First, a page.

University of California employees may soon be feeling the effects of the recent downturn in the stock market.
An 18-year “contribution holiday” during which both the university and UC employees were not required to contribute to the UC Retirement Plan (UCRP) will likely come to an end as early as next summer, according to a Sept. 12 letter from the UC Office of the President to all UC employees.
The UC first suspended university and employee contributions in 1990 after a period of tremendous returns on investments led to a nearly 40 percent surplus in the $42 billion fund. Since then, the plan has been completely funded by the surplus but is now in danger of dipping below 100 percent in funding unless contributions are reinstated, said UC spokesperson, Paul Schwartz.
“For the last 18 years [UC] has been using the surplus to pay for the operating costs and payment obligations of the pension plan,” Schwartz said. “That, combined with a decline in investment returns because of the state of the stock market has meant a decline in the surplus. This is causing us to restart contributions.“
The UCRP’s payment obligations include $155 million in benefits each month, Schwartz said. It is estimated that 80 percent of current UC employees have never had to contribute to the UCRP, according to the UCRP website.
In the process of reinstating contributions, UC will face some obstacles, including opposition from some unions. The American Federation of State, County and Municipal Employees, which represents 20,000 UC employees, is protesting the reinstatement because it says that UC employees do not have a direct voice in the management of the fund.
“We are the only state employees that don’t have a role in the management of our pension,” said Lakesha Harrison, president of the union. “The university has not had to pay money towards the pension fund for 18 years. We do not know what happened or what was done with that money. Before [employees] start making contributions again, we want to have a seat at the table.“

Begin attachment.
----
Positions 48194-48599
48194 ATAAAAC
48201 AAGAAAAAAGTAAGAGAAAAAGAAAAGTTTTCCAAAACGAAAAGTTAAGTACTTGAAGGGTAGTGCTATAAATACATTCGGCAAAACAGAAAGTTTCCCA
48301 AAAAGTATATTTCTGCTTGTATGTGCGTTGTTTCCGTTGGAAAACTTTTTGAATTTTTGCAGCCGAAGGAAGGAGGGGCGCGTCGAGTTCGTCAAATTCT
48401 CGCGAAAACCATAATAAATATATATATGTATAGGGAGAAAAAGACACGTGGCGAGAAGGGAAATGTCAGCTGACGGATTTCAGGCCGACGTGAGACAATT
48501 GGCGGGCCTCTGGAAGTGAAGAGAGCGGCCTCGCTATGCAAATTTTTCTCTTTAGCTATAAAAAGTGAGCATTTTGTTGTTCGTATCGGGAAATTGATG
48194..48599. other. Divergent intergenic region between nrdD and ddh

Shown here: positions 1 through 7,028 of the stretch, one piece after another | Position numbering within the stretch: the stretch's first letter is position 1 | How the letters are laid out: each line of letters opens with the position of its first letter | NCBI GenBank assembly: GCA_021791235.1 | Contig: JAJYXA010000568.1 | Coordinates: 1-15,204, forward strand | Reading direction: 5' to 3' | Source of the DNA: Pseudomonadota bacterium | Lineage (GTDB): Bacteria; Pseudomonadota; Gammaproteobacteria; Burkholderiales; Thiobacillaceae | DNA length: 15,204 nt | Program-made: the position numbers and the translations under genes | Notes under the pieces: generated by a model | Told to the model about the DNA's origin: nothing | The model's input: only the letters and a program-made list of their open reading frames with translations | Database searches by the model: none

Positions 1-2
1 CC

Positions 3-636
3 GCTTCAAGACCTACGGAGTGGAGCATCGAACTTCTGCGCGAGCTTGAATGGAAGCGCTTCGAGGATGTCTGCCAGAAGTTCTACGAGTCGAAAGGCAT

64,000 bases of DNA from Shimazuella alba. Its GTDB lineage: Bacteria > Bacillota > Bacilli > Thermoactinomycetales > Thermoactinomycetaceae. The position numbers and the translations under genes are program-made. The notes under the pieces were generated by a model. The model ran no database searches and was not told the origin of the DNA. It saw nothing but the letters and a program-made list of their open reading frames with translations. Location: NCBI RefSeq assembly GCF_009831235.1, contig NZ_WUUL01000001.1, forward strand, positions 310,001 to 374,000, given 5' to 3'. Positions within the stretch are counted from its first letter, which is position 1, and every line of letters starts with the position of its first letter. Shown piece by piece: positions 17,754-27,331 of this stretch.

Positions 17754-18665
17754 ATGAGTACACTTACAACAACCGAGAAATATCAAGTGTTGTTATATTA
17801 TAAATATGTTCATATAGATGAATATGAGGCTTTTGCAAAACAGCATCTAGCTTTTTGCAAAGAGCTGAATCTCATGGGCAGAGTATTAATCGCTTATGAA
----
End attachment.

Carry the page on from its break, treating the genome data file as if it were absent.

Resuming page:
Schwartz said that holiday was “simply an avoidance of an expenditure for the university and its employees” and that the university “has not been banking the money that would have been put towards the contribution.“
While AFSCME has raised objections to the reinstatement of employee contributions, Schwartz said that the general reaction from unions has been mixed.
“It is the norm for pension plans to require employee contribution,” he said. “Some of the unions understand that we have been very lucky to enjoy such a long run without it, but obviously during tough economic times, no one likes to see more money coming from employee paychecks.“
Though the level of university and employee contribution has yet to be determined by the regents, it will be a gradual increase and employees will not see any changes to their take home pay for the first year, Schwartz said.
“During the 18-year holiday period, employees were contributing two percent of their paychecks into individual UC Defined Contribution Plans, which are different than the UCRP,” Schwartz said. “For the first year, that money would just be re-directed into the UC pension plan so the employees would not see any initial impact.“ The next step for the university will be a presentation to the regents, during which an actuary will make a recommendation based on what will keep the pension plan sufficiently funded, according to the Sept. 12 letter. The regents will then meet in January to determine how the costs will be shared between the university and the employees.
Schwartz said the university is committed to keeping the employees‘ contribution significantly lower than the university’s.
“Our long term goal is to share costs in a way that is similar to the state’s pension plan,” he said. “Right now the state’s plan is at about a two to one ratio … but no matter what, UC’s contribution will always be lower than employees‘.“
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